In Reviews

February 3rd, 2022

MOVIE: GHOSTS OF THE OZARKS

STARRING: THOMAS HOBSON, PHIL MORRIS, TARA PERRY, TIM BLAKE NELSON, ANGELA BETTIS, DAVID ARQUETTE

DIRECTED BY: MATT GLASS, JORDAN WAYNE LONG

AMovieGuy.com’s RATING: 2 ½ STARS (Out of 4)

It makes me feel old but we’ve arrived at a moment where M. Night Shyamalan’s films have inspired the work of the next generation of directors. That’s not a bad thing, especially when you think about how Shyamalan’s work was influenced by the likes of Hitchcock and Spielberg, so he’s just doing what they did, and is now passing the torch. I mention that because Ghosts of the Ozarks is a new independent horror film that unflinchingly takes from Shyamalan’s The Village, but unlike having the heft of a major studio, or the budget to expand on the production, directors Matt Glass and Jordan Wayne Long have found a way to turn out a surprisingly eerie horror film. Ghosts of the Ozarks might be classified as new-age folk horror, with an impressive cast of character actors converging on this isolated western village, while a collection of demon creatures lurk beyond the fenced in town. Ghosts of the Ozarks is not groundbreaking or ushering a new kind of terror, but it does have an impressive premise, worthy of appreciation in the wealth of knowledge of the genre, making it an independent horror film worthy enough to seek out.

The setting is post-Civil War Arkansas, where doctor James McCune (Thomas Hobson) has been summoned by his uncle Matthew McCune (Phil Morris) to become the town doctor in his utopian village in the Ozarks. During his travels he witnesses a mysterious red fog rolling in the woods and a weary traveler disappears in the night. He’s not deterred from helping the town, which includes a spectacular supporting cast of characters- Tim Blake Nelson as Torb, the blind owner of the local saloon, Angela Bettis as his wife Lucille, David Arquette as Douglas the local photographer, and Annie (Tara Perry) who is often in charge of keeping things safe outside the walls. At first the town seems quaint and happy, but when weird things happen to members of the community, the tales of evil spirits begin to seem more than just myth.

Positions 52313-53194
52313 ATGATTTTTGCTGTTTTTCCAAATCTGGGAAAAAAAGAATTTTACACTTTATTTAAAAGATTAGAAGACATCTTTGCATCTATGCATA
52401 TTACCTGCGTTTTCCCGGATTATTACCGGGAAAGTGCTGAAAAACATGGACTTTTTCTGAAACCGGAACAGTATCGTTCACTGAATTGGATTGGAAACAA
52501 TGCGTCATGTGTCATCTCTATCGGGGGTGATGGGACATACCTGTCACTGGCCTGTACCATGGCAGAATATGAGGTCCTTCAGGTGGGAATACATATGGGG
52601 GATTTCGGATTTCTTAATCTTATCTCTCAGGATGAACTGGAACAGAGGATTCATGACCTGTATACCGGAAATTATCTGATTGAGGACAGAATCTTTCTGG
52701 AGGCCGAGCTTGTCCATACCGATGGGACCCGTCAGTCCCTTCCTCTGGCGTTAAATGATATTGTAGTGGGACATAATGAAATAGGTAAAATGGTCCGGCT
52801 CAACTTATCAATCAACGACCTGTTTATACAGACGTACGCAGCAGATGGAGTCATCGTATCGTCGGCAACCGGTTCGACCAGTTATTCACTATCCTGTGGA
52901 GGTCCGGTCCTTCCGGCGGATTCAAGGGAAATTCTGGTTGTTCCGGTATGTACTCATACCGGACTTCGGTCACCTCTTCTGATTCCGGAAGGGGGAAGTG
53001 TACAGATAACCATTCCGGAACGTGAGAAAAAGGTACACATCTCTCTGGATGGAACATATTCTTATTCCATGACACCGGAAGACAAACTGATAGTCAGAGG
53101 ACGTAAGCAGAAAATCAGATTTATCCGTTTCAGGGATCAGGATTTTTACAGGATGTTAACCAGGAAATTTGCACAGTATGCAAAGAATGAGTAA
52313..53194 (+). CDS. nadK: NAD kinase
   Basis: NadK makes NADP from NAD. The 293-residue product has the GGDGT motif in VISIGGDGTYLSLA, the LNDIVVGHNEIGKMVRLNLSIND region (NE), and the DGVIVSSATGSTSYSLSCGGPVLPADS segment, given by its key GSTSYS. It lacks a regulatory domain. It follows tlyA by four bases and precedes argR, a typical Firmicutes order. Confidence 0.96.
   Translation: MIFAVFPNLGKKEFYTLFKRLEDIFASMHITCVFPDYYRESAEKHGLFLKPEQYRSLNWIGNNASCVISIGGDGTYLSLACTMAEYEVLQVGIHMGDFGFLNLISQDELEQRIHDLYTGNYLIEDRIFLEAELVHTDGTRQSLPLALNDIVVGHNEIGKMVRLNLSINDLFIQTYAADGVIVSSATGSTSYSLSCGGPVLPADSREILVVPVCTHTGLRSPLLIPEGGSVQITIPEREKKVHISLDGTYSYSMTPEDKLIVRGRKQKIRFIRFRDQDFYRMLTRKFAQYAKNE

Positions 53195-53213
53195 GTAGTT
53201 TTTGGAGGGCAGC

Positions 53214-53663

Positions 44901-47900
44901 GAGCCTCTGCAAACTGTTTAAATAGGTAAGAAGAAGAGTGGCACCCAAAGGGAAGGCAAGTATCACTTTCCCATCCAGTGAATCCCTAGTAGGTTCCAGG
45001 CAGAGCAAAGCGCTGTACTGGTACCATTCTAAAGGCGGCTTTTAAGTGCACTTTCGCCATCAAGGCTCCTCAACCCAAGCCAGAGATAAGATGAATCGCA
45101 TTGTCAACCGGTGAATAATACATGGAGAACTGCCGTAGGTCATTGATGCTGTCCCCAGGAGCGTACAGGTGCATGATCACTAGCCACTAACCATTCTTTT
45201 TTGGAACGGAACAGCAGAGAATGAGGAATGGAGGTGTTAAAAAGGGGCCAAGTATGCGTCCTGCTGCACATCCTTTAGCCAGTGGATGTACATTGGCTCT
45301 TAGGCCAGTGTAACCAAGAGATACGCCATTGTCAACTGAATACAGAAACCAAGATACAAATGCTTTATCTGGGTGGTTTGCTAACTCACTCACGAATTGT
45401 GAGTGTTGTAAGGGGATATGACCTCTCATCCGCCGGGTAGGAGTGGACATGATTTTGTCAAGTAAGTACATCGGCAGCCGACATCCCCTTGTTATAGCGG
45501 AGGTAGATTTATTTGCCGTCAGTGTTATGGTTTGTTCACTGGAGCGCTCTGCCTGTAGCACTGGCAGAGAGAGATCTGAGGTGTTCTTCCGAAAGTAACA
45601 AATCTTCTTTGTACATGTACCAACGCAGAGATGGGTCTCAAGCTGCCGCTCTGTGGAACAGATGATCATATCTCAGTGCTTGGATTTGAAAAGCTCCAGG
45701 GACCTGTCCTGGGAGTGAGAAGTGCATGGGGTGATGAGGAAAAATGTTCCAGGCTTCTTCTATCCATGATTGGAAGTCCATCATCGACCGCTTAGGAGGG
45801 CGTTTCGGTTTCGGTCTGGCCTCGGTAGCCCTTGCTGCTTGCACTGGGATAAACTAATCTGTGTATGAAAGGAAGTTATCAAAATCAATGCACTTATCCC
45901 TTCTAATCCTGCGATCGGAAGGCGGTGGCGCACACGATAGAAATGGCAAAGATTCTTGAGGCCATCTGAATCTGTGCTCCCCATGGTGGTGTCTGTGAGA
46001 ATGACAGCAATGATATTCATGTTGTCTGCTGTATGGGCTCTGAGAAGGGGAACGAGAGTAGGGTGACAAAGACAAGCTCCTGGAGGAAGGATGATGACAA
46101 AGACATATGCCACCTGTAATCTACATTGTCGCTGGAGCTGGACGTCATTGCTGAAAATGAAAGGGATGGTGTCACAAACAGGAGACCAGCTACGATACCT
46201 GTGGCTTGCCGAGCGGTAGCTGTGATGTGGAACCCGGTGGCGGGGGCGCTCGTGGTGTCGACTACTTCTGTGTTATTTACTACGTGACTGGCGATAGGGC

As far as a production design goes, Ghosts of the Ozarks succeeds at creating the village, while the screenplay from Tara Perry, Sean Anthony Davis, and Jordan Wayne Perry has an exact idea of who and how these characters should be used. Although the pacing becomes a bit mundane and the narrative itself is almost too similar to The Village, I was instantly won over by Bettis and Tim Blake Nelson singing a duet of an old gospel diddy. Even Arquette lends his classic nervous and curious characteristics to the table, which becomes a solid way to elevate any kind of horror film. Undoubtedly without these character actors Ghosts of the Ozarks would have suffered more, but the areas where the narrative struggles are in the pacing, bits of wooden acting, and a lower budget which forces artists into different choices.

The impressive factor arrives in the direction of Glass and Long, doing the best possible with the material they have, and adapting what was originally a short film. There’s obviously an appreciation for folk horror in the soil of a story like this and that history is evident in a narrative that is similar to the likes of Midsommar, The Village, and classics like The Wicker Man. Ghosts of the Ozarks has its own stamp on folk horror, creating mystery ghost creatures that reminded me of the monsters in The NeverEnding Story II, but also creating its own unique spirit with the ever-present red fog.

It’s an odd place to be in rating a movie like Ghosts of the Ozarks. It’s working on a different independent budget than most pieces of cinema and doing more with what it has available. The bottom line, is I’m looking forward to what Matt Glass, Tara Perry, and Jordan Wayne Perry come up with next. This film might be too much of a copy, even though most movies are taking from other references today anyway, but at least we can appreciate new artists putting their own stamp on independent horror. Ghosts of the Ozarks is not just honoring the past. It’s building its own path.

THE GHOSTS OF THE OZARKS IS PLAYING IN SELECT THEATERS AND AVAILABLE ON DEMAND FEBRUARY 4TH, 2022

2 ½ STARS

Written by: Leo Brady
leo@amovieguy.com

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